Justice  /  Argument

MLK Warned Us of the Well-Intentioned Liberal

Dr. King did not compromise on racial justice. Neither should we.
Martin Luther King Jr. speaking into news microphones.
John Goodwin/Hulton Archive/Getty Images

When we celebrate King, it is easy to conjure the image of a Klan preacher spewing hatred against the civil-rights movement, just as Trumpvangelicals offer a religious blessing to Trump’s white nationalism today. But segregationist preachers were not the only religious resistance to King’s efforts for systemic justice in America. Dr. King’s own denomination, the National Baptist Convention, pushed him out along with other Baptist preachers who insisted on the tactic of nonviolent direct action. Then as now, the opposition to reconstruction of American democracy claimed the moral narrative in our common life.

King’s “Letter from a Birmingham Jail,” perhaps his most famous written work, was penned in response to seven Christian ministers and a rabbi in Alabama. In the opening lines of their “Good Friday Statement,” sent to Dr. King April 12, 1963, the ministers note that they had already written “An Appeal for Law and Order and Common Sense,” a statement sent to him January 16, 1963. They do not try to defend white supremacy; in fact, they acknowledge the existence of “various problems that cause racial friction and unrest.” But they object staunchly to the way in which Dr. King and the civil-rights movement have confronted Jim Crow laws, demanding change through nonviolent direct action. Such demands, these religious leaders insist, should be “pressed in the courts and in negotiations among local leaders, and not in the streets.”

Such was the “common sense” of faith leaders in 1960s Birmingham. They thought they understood how change must be pursued: legally, and with deference to the order that white supremacy built and Bull Connor—the city’s doggedly pro-segregation commissioner—controlled. If King and others weren’t willing to meet the city fathers on their terms and compromise, then these religious leaders believed they were contributing to hatred and violence.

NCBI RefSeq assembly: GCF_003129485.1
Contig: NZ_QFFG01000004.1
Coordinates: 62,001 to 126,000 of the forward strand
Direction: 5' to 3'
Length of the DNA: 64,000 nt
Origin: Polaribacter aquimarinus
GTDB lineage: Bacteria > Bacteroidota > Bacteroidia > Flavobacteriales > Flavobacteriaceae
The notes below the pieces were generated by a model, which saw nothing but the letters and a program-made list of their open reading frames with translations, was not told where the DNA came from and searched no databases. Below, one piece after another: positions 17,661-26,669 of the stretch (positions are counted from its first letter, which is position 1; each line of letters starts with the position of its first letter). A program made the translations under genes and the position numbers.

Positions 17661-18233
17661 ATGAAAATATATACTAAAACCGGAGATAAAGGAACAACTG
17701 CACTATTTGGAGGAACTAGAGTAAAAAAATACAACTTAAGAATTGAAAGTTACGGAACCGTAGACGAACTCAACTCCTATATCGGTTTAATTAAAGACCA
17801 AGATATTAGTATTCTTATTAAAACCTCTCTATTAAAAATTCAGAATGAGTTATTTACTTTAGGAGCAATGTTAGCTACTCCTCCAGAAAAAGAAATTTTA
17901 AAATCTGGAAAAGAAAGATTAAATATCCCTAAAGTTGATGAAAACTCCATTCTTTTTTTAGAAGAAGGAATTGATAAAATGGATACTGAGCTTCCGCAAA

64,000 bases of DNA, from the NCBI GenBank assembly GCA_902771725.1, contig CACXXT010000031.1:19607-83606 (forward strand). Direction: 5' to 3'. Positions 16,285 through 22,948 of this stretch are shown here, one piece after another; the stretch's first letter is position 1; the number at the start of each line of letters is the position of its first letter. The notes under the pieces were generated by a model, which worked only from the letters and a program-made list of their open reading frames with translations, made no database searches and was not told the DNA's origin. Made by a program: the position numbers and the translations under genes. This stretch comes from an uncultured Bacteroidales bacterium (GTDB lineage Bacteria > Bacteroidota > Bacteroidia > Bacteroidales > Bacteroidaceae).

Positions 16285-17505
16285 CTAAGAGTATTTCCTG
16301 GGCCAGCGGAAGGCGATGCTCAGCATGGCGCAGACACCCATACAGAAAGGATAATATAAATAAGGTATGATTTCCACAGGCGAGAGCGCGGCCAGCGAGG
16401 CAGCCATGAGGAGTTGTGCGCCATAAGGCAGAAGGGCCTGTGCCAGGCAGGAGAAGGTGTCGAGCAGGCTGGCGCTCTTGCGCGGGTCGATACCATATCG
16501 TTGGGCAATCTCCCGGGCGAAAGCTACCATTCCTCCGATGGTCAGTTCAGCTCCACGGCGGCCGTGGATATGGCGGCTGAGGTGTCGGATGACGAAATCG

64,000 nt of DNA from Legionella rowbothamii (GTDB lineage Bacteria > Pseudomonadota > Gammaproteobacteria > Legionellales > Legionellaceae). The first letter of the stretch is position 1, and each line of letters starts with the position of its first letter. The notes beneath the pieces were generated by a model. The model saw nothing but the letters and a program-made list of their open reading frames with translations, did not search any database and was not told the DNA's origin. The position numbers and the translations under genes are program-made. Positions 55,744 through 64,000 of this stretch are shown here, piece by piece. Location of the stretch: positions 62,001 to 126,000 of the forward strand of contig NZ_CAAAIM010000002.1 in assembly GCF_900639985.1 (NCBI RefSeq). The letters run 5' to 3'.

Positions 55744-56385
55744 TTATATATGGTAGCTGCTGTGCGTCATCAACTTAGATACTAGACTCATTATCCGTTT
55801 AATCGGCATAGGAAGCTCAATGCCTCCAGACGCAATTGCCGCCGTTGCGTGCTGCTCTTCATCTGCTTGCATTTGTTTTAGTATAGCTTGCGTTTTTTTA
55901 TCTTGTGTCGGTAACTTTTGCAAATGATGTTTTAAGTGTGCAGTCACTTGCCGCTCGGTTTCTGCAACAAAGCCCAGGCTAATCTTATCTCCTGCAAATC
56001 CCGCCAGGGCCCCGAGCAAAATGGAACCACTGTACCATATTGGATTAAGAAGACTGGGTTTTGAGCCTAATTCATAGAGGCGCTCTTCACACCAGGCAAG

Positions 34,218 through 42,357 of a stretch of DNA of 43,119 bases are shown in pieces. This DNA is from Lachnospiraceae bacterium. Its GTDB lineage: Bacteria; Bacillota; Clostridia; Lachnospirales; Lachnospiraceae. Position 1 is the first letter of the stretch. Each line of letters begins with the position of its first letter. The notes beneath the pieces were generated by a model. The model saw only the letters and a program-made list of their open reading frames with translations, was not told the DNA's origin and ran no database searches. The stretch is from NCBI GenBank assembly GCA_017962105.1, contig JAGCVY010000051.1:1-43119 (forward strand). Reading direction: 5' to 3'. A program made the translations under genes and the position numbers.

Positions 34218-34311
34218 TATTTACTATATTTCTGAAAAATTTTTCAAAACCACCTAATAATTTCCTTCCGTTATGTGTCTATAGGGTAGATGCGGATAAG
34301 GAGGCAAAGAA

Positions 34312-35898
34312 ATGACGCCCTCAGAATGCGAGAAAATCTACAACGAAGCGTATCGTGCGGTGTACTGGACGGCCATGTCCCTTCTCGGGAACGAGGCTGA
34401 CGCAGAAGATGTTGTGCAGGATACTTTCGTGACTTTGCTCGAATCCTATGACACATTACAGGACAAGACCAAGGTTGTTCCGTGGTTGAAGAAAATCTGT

Dr. King objected—and his polemical response is what we remember half a century later. But the fact that the ecumenical leadership of the faith community in Alabama at the time felt self-assured in making this statement is a testimony to how prevalent their political “realism” was across theological traditions.

We must not deceive ourselves. Even as we gather in churches, synagogues, community centers, and university halls across America to honor the legacy of Dr. King this weekend, the so-called moderates’ call for compromise is drowning out King’s insistence that we cannot submit to the terms of white supremacy. Trump’s immoral demand for an unnecessary wall is an effort to concretize every lie that has been told about immigrants by this administration. Such a wall would be as poisonous to our common life as the “whites only” signs in 1960s Birmingham were to the citizens Dr. King and the Southern Christian Leadership Conference came to support in their campaign to tear down Jim Crow.